As far as an inheritance, it occurred to me that to manage one's estate better, one could take out the equity and invest it in a trust fund or other investment that would pass without probate or taxation to the heirs. Then the estate wouldn't have to deal with selling the property and if one had to go to a nursing home, the money would already be there for their care. The estate would just pass on paying off the house and hand it to the bank if there was little or no equity left at the time of death.

The heirs to a property with a reverse mortgage have at least a year to decide what to do with it. It's not like the bank discovers you died and immediately forecloses on it. They can sell the house, refinance it, or just hand it to the bank, their choice, but they do have time to decide.

It's a good tool for the right person. FHA requires the borrower(s) to go through a course explaining the mortgage and its consequences and a certificate of completion is required before they will fund the mortgage. If the person conducting the course doesn't think you understand, he/she won't sign the certificate. You're not allowed to go into this totally blind. It's the law.
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Old 06-26-2014, 05:47 PM
PDD
 
Location: The Sand Hills of NC
8,774 posts, read 14,883,407 times
Reputation: 11886
We already had a reverse mortgage when I was unable to work and not eligible for SS insurance. It got us over the hump for a year or so until I was able to collect permanent disability. The upfront costs are pretty high but we had a lot of equity and we only used the RM for Mortgage and property taxes. When we sold we still had plenty of equity and now that we are retired and relocated to a cheaper part of the country we are doing pretty well.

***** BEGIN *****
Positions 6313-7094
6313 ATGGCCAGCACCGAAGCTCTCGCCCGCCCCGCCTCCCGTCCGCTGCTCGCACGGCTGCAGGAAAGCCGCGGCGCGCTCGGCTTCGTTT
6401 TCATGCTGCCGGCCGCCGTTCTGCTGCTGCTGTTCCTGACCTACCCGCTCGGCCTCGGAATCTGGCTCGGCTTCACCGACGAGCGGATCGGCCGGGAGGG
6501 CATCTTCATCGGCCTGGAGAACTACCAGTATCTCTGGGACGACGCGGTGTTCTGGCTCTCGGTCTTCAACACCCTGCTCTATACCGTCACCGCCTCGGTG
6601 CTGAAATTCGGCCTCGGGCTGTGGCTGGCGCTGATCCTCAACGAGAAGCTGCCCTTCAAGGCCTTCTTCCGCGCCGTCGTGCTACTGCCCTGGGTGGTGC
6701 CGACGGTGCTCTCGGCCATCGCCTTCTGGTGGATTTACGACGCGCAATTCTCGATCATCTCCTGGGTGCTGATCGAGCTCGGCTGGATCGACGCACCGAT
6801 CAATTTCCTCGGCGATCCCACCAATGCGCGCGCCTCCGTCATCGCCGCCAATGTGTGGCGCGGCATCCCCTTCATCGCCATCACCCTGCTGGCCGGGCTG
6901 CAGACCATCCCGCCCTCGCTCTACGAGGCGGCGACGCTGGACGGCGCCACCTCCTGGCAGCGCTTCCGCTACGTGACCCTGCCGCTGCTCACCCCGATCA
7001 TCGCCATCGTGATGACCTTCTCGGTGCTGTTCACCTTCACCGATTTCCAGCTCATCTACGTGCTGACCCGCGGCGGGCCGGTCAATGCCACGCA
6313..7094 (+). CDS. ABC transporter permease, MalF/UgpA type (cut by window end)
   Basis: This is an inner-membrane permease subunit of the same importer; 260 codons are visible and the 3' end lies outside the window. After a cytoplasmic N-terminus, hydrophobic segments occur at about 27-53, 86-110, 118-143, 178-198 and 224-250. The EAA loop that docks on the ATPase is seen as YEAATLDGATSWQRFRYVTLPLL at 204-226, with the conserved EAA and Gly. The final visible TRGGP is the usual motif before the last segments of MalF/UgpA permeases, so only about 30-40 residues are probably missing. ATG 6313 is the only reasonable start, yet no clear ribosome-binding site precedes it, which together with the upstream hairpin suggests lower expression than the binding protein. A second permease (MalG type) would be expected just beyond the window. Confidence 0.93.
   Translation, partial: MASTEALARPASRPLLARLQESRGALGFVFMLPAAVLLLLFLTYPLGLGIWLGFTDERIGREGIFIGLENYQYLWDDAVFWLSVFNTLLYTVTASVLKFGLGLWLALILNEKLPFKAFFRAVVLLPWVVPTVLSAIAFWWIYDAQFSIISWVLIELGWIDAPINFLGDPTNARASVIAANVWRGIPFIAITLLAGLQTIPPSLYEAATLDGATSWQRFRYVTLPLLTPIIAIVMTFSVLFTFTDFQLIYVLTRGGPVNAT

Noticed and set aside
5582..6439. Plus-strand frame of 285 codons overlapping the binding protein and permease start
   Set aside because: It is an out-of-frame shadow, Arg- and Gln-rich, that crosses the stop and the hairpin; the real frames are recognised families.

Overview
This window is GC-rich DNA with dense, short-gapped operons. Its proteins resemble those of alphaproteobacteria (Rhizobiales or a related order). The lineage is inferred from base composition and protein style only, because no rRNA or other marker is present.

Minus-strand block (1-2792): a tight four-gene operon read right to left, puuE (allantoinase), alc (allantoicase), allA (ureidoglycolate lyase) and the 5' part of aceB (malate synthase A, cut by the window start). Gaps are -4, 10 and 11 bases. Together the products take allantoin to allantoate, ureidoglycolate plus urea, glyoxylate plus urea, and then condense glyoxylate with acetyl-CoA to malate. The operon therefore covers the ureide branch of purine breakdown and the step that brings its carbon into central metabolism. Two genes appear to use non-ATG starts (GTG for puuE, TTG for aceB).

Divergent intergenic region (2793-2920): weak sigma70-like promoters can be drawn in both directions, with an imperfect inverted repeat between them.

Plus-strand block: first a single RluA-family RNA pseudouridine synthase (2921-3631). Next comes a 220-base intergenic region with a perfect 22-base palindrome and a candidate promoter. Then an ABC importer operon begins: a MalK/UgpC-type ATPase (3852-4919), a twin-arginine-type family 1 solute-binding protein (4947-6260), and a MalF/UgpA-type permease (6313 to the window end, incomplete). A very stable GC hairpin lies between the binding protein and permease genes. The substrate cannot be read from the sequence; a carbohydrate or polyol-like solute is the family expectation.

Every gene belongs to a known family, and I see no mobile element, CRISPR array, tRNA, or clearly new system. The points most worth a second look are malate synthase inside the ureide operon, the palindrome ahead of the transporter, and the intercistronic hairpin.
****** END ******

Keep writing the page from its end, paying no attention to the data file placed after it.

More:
If we ever run low on cash we will not hesitate to get another RM.

Our children are doing well on their own and we have no plans to leave them a lot of cash. I am doing my best to spend the money on us but if there is anything left over it's theirs.
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Old 06-27-2014, 05:01 AM
 
Location: in the miseries
3,302 posts, read 3,583,277 times
Reputation: 3810
As a part of our retirement strategy we are going to implement a reverse mortgage.
When we need the money.
No one we want to leave anything to anyway.

I think it's a good way to go.
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Old 06-27-2014, 07:20 AM
 
Location: Southwestern, USA
15,431 posts, read 12,159,510 times
Reputation: 16645
I'm thinking 62 is too young to do an RM.
If they give you $1000 a month...on $100k that's 100 months,
it could peter out in 8 years...
If they give you $500, then in 16 years.

Better to do an RM a 70 or later....remembering you won't
be getting what you would if sold outright, of course.

Does anyone have a way to calculate what you would get or lose, say, on a paid for
$150k house? $200k house? A $250k?